Is there a way to tell Python about additional site-packages locations without modifying existing scripts?

On my CentOS 5.5 server I have a Python 2.7 installation that is installed in /opt/python2.7.2 and there is a site-packages folder at /opt/python2.7.2/lib/python2.7/site-packages.

The reason for this is that I didn't want to disturb the existing Python 2.4 install that shipped with the 5.5 distribution.

However a third party Python application also added a site-packages folder at: /usr/local/lib/python2.7/site-packages and installed itself at that location.

This is partly my fault because I didn't tweak the PREFIX in the application's Makefile before installing, however there's not much I can do about it now.

I know that I can do this:

import sys; sys.path.insert(0, "/usr/local/lib/python2.7/site-packages")

However it would involve me tracking down every script and adding the above which is not ideal should there be updates in the future.

To get around this I created a symbolic link in /opt/python2.7.2/lib/python2.7/site-packages to the location of this third party application:

ln -sf /usr/local/lib/python2.7/site-packages/theapp /opt/python2.7.2/lib/python2.7/site-packages/theapp

This appears to work fine but I'm wondering if there's a better way?

  • Just curious how did your symlink approach treat changes to the target source that was being linked? Did it successfully pick them up?
    – jxramos
    Sep 18, 2019 at 18:34
  • 1
    @jxramos - This is so long ago I honestly don't remember. It was a one-off thing for an internal server running RhodeCode (a webby front end for Mercurial and Mercurial's server), it all seemed to work fine. I ended up fixing my mistake in the end (at least according to my comment under Shawn's accepted answer :) ).
    – Kev
    Sep 18, 2019 at 19:19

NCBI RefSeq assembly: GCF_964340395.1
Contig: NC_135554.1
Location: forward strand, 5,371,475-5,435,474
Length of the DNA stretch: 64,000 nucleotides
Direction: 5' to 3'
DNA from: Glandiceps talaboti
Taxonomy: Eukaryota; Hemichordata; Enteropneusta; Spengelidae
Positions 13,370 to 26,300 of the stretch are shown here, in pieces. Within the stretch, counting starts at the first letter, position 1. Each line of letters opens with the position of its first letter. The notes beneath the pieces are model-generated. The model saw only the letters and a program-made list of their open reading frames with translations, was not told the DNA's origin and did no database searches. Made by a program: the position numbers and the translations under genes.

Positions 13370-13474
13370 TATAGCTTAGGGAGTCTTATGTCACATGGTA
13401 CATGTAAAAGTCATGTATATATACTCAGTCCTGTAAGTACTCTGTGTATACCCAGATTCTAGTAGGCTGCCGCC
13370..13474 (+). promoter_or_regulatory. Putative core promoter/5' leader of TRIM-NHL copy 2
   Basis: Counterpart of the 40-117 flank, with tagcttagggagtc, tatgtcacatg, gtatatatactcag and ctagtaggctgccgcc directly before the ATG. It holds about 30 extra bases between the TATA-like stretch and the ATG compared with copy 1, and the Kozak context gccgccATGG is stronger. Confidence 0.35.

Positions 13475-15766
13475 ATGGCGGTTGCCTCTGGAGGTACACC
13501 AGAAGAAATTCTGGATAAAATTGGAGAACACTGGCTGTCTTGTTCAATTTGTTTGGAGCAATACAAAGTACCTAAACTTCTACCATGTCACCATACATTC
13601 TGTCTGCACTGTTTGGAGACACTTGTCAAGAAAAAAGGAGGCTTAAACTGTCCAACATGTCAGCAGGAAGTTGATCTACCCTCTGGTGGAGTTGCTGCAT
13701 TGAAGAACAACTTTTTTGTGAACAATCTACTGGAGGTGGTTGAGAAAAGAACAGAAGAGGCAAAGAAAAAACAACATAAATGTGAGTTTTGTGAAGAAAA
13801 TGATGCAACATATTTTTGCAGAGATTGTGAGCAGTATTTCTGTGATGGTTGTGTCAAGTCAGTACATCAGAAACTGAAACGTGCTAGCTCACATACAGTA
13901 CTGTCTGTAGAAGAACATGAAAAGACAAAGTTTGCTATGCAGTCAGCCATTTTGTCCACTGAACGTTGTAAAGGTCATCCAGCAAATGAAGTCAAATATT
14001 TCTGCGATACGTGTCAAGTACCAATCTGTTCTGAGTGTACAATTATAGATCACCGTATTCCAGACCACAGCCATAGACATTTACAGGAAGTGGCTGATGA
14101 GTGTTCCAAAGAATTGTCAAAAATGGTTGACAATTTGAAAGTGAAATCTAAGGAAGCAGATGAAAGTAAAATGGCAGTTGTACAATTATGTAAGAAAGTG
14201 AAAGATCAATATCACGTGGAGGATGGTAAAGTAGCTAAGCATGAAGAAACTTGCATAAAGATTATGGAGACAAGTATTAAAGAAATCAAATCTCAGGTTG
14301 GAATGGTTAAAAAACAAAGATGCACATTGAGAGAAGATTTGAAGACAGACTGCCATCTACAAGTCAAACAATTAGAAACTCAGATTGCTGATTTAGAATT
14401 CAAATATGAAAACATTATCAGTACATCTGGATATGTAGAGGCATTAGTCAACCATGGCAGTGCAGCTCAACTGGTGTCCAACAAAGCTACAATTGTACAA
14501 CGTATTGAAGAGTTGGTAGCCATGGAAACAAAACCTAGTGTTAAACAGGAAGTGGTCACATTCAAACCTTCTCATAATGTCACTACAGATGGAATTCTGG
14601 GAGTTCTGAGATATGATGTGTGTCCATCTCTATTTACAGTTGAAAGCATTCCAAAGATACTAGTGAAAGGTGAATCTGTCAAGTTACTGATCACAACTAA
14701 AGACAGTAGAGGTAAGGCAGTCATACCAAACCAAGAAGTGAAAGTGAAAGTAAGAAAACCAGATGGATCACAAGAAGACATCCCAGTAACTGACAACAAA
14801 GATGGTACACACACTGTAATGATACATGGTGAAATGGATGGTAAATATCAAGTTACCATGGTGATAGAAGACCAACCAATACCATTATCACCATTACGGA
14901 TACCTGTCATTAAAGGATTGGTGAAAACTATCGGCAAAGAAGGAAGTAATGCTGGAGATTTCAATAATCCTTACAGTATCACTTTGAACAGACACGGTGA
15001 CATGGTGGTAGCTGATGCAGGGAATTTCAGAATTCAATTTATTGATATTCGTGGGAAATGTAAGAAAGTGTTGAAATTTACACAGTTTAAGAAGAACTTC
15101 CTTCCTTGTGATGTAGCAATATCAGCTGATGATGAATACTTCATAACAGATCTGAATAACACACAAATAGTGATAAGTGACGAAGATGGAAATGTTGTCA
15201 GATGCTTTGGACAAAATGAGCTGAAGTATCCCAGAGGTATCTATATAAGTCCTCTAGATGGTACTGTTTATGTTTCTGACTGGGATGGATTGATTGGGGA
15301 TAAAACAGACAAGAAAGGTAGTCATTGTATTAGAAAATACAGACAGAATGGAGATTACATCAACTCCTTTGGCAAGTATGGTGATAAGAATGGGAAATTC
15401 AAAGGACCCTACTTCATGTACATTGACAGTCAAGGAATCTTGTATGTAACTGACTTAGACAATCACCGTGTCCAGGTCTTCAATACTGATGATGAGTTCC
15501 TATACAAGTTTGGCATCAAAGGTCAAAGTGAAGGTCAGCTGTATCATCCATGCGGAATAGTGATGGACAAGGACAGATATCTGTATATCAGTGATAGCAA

3 Answers 3


You can use the Site-specific configuration hook.

"A path configuration file is a file whose name has the form name.pth and exists in one of the four directories mentioned above; its contents are additional items (one per line) to be added to sys.path."

In your case, you should be able to achieve what you want by simply dropping in a .pth file containing the path of the directory to include:

[root@home]$ echo "/usr/local/lib/python2.7/site-packages/" > /opt/python2.7.2/lib/python2.7/site-packages/usrlocal.pth
  • This works a treat, however I decided to bit the bullet and fix the deployment. But thanks anyway, useful to know for the future.
    – Kev
    Oct 26, 2011 at 12:03
  • 4
    This adds the path to the end of the python path. What if you want your custom site-packages to come first? I've been experimenting with a sitecustomize.py file with some success, but there seem to be edge cases where simply manipulating the python path isn't enough.
    – wryfi
    Nov 21, 2014 at 17:29

You could replace the python executable with a wrapper script which appends your added installpath to PYTHONPATH. But this is a kludge.

But I'd try to fix the installation of the add-on so that it properly goes into the site-packages dir.

  • Shawn's answer did the trick, but you're right as well in that fixing the install is actually better in the long term.
    – Kev
    Oct 26, 2011 at 12:05

To change the path of site-packages of Python:

Step 1: via PYTHONUSERBASE environment variable

a. For Windows


For Example:

Step 2: via --user

While installing module or package via pip use --user as show below:

python -m pip install --upgrade pip --user


  1. Follow both the above step to get site-packages to custom location.

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